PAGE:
165b i o m a s s a n d b i o e n e r g y 8 0 ( 2 0 1 5 ) 1 6 2 e1 7 2Table 1 e Forest biomass used for energy in Tasmania.domestic firewoodwood processingresiduestotalkt y 1kt y 1Energy equivalent(green)(bone ent use of forest biomass for energyCurrently about 400 kt y 1 of bone dry forest biomass are usedfor producing energy in Tasmania (Table 1). This is equivalentto about 6% of Tasmania's total primary energy supply (110 PJin 2012/13, [10]). All of the biomass is used for generatingthermal energy; there are no facilities for producing electricityfrom biomass. Domestic firewood for heat production is thedominant use of forest biomass for energy, accounting forabout two thirds of the total amount. Nearly one third of thetotal amount is derived from wood processing and is used fornon-domestic heating, predominantly for kiln-drying of processed timber. Smaller amounts are used for other industrialheating, particularly during brick manufacturing, food processing or heating greenhouses. The production of wood pellets is negligible in Tasmania. About two thirds of processingresidues are used for industrial (woodchips) or landscapingpurposes (mostly bark). A significant quantity of processingresidues ( 20 kt y 1 of bone dry material) is currently not usedfor energy production or industrial/landscaping purposes andis placed into landfills or left on site.3.2.Potential supply of forest biomass for energydry material (corresponding to about 60% of the potentialenergy wood) is pulpgrade material which is currently chipped and exported. At present an important fraction of thepulpgrade material is not used due to logistical and/or economic restrictions. About three quarters of total pulpgradematerial originates from plantations, and one quarter fromnative forest regrowth.The potential supply of 1800 kt y 1 of bone dry materialcorresponds to an energy equivalent of 33 PJ or approximately30% of Tasmania's current energy demand (110 PJ in 2012/13,[10]). Residues currently left in the landscape to decompose orburnt in the open and low quality logs currently exported aswoodchips have the potential to make a significant contribution to renewable energy production in Tasmania. The aboveestimates are conservative and can be regarded as a minimumpotential since all underlying assumptions (e.g. conversionfactors) are conservative and other forms of woody biomass(landscaping, waste wood) are not considered here. In addition we assume higher standards for retention of slash tomaintain soil fertility and retention of dead wood for biodiversity than required by best management guidelines inEurope or North America (for an overview see Ref. [59]). Theabove estimates of potential energy production are expectedto remain relevant for several years until 2020. The potentialsupply of forest biomass for energy is expected to increase inthe medium and long term due to a significant increase inhardwood plantation production. Long term supply fromsoftwood plantations is expected to remain constant, whilelong term supply from native forest regrowth is expected todecrease slightly.4.Comparing Tasmania with Bavaria4.1.Forestry and forest industry in Bavaria andTasmaniaThe potential supply of forest biomass for energy productionin Tasmania is estimated at 1800 kt y 1 of bone dry material(Table 2). About 40% of this material (700 kt y 1 of bone drymaterial) is derived from harvest and processing residues.Using only these residues, bioenergy production could benearly doubled from the current 400 kt y 1 of bone dry material. The residues originate in nearly equal quantities fromplantations and native forests regrowth. 1100 kt y 1 of boneThis section presents a case study comparison by contrastingTasmanian results with data from Bavaria, a southeastGerman state. The comparison allows an accurate interpretation of our results and an in-depth analysis of relevantdrivers. Bavaria was selected due to similarities in Tasmaniain area, contribution of forest biomass to total energy consumption and the proportion of forest management betweenTable 2 e Potential supply of forest biomass for energy in Tasmania.Native cessingtotalaPulpgrade totalPulpgrade for energyaResidues for energykt (green)kt (green)kt (green)105030505001500700048002000Total energy woodEnergy equivalentkt (green)kt (bone 00330018003350% of hardwood pulpgrade was assumed to be available for energy use, softwood pulpgrade was assumed to be used for processing only.Figures rounded to 50 kt.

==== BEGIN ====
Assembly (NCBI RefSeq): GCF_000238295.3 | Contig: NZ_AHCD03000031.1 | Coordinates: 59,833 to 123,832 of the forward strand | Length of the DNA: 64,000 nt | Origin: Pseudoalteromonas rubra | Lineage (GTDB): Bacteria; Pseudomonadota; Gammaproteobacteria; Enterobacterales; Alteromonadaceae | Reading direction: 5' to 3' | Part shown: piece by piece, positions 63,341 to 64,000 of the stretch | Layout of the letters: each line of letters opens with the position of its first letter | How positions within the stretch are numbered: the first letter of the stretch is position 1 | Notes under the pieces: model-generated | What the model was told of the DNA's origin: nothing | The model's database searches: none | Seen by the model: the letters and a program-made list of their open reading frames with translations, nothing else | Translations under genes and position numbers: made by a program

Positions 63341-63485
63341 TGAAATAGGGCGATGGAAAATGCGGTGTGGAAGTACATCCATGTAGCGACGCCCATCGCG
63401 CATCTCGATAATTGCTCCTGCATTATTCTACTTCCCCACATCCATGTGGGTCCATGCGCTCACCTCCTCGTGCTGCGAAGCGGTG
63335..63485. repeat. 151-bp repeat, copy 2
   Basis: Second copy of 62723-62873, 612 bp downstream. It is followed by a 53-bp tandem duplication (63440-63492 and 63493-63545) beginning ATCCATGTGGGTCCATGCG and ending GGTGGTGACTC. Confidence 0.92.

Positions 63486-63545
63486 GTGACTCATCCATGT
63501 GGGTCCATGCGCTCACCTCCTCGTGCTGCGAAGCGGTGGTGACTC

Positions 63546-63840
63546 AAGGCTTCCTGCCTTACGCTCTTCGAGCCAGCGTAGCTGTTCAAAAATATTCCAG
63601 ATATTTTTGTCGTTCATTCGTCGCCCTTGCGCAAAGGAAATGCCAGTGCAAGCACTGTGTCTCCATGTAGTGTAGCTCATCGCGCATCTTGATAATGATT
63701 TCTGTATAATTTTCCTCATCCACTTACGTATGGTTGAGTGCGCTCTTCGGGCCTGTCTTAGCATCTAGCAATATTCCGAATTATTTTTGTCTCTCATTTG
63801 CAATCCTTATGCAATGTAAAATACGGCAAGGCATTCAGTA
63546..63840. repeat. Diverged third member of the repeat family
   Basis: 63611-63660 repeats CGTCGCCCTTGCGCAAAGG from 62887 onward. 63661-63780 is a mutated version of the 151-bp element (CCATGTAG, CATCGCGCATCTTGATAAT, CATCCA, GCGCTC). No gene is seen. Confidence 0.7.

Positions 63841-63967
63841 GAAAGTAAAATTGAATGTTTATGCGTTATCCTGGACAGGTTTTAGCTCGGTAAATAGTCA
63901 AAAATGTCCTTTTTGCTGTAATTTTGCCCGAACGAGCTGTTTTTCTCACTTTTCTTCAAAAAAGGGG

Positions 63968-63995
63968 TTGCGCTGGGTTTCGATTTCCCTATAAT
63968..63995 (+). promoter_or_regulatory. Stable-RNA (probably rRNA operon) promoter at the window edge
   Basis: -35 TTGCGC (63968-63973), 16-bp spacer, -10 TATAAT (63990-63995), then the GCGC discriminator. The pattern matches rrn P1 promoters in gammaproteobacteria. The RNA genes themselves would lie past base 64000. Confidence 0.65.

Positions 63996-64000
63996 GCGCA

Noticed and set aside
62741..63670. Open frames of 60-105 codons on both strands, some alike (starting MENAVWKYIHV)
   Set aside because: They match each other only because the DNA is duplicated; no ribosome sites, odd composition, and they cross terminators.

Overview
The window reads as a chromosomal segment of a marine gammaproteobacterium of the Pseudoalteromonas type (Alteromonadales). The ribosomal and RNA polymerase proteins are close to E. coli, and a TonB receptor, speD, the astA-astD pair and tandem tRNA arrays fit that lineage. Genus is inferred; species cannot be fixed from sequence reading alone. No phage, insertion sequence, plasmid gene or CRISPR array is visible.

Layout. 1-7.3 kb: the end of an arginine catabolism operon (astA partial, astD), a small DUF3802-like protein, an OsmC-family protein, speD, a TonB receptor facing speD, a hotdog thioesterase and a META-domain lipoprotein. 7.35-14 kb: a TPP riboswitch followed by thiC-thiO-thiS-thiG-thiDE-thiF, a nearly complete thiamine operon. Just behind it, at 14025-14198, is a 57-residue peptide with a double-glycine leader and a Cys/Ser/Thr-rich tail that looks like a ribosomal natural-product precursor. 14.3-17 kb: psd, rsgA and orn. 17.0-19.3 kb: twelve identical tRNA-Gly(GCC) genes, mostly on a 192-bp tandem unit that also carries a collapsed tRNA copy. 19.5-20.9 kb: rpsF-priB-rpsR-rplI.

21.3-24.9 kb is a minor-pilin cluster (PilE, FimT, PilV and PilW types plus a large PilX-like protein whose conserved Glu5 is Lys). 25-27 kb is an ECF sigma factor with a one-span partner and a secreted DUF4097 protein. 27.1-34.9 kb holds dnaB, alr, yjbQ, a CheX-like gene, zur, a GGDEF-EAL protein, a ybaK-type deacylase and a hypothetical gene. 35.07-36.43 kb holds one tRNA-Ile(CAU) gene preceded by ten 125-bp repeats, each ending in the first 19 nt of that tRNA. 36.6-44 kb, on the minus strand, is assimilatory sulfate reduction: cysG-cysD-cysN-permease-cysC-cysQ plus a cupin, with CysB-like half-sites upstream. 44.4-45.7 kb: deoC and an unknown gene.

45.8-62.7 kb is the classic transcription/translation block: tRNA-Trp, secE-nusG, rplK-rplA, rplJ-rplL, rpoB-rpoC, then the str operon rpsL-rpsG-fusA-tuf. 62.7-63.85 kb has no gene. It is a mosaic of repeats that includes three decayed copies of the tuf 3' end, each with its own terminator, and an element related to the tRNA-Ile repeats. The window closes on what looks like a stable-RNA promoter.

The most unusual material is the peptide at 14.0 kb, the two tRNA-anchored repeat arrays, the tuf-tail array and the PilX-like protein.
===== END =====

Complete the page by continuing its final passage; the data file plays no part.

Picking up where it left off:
166b i o m a s s a n d b i o e n e r g y 8 0 ( 2 0 1 5 ) 1 6 2 e1 7 2Table 3 e Comparisons between Bavaria (Germany) and Tasmania (Australia). Sources [7,21].People (million)Latitude of capital cityLand (km2)Forest area (km2)Forest available for wood production (km2)Main forest typeWood production (hm3 y 1)Wood production (m3 y 1 capita 1)Forest biomass used for energy (hm3 y 1)Fraction of total energy supply generatedfrom forest biomass (%)the public and private sectors (Table 3). Additionally, recentcomprehensive data is available on the domestic market forbiomass used for energy in Bavaria [24]. The use of forestbiomass for energy is widespread in Bavaria which is typicalfor many European countries (Fig. 1) where the share of energyderived from biomass is closely correlated with the availableforest resource. In the 27 member nations of the EuropeanUnion biomass contributed 8.2% of total final energy consumption in 2010 or nearly 64% of European renewable energy[4]. Two thirds of total biomass for energy production or about50% of total renewable energy [33] was from forest biomass.Despite Tasmania and Bavaria having a comparable forest area, there are significant differences between the twostates in industry configuration and markets. Bavaria islocated in the heart of Central Europe and is characterized bya high population density (175 people km 2) leading to astrong domestic market for wood products and bioenergy.There are more than 1000 sawmills processing annually11.5 hm3 wood and about 20 plants for engineered woodproducts (veneer, plywood, particle boards, chemical pulp,mechanical pulp) processing annually about 4 hm3 wood.BavariaTasmania12.548 N (Munich)71 00025 00024 542 S (Hobart)68 00034 00012 000Natural andmodified naturaleucalypt forest5e610e120.76The current revenue of the wood processing industry isestimated at 13.2 billion V [43]. Transport distances areusually below 100 km and most of the timber produced inBavaria is locally processed. About one third of the rawtimber is exported to neighbouring states of Germany orother countries, the import of raw timber from other statesor countries is about half of the exported amount. In summary the calculated fraction of timber processed in Bavariarelative to the harvest from Bavaria's forests is between 80and 90%.Tasmania is an island located off the south east coast of theAustralian mainland with a low population density (7 peoplekm 2). Market countries with a high population density andwood demand such as Indonesia, China or Japan are about8000 km from Tasmania. There are 61 individual forest processing businesses in Tasmania, most of them very smalloperations. The four largest volume businesses processedalmost 90% of Tasmania's forest harvest [48]. Transport distances are generally 100 km, except for low quality logs fromsouthern Tasmania that must be transported closer to 200 kmto northern Tasmania following the recent closure of thesouthern port facility. The majority of sawlogs enter the domestic market ( 90%) but their fraction of total harvest is lessthan 20%. The majority of the wood produced is low qualityhardwood nowadays mostly originating from plantations.Currently almost all low quality hardwood logs are exportedas chips into China and Japan, where the main processingtakes place.4.2.Fig. 1 e Share of biomass energy of final energyconsumption in the 27 countries of the European Union(EU27) and the German state Bavaria (bold). Triangles showthe current (filled) and potential (empty) use in Tasmaniaas estimated in this study. Data Source [4].Comparison of forest biomass resource utilizationIn Tasmania the fraction of total energy supply generatedfrom forest biomass (6%) is only slightly higher than inBavaria (5%) although the annual harvest per capita is aboutsevenfold higher in Tasmania (Table 3). Only 14% of theannual Tasmanian harvest is used for generating energy.Biomass for energy is dominated by domestic space heatingwith firewood and a smaller fraction is used by industrialboilers producing heat (Fig. 2). However, there is no biomassplant in Tasmania and pellet production is only just beginning. Quantities are small and the production of pellets fromsawdust which commenced in 2014 is expected to expand toproduce 800e900 t y 1 of pellets in 2015/2016. Although the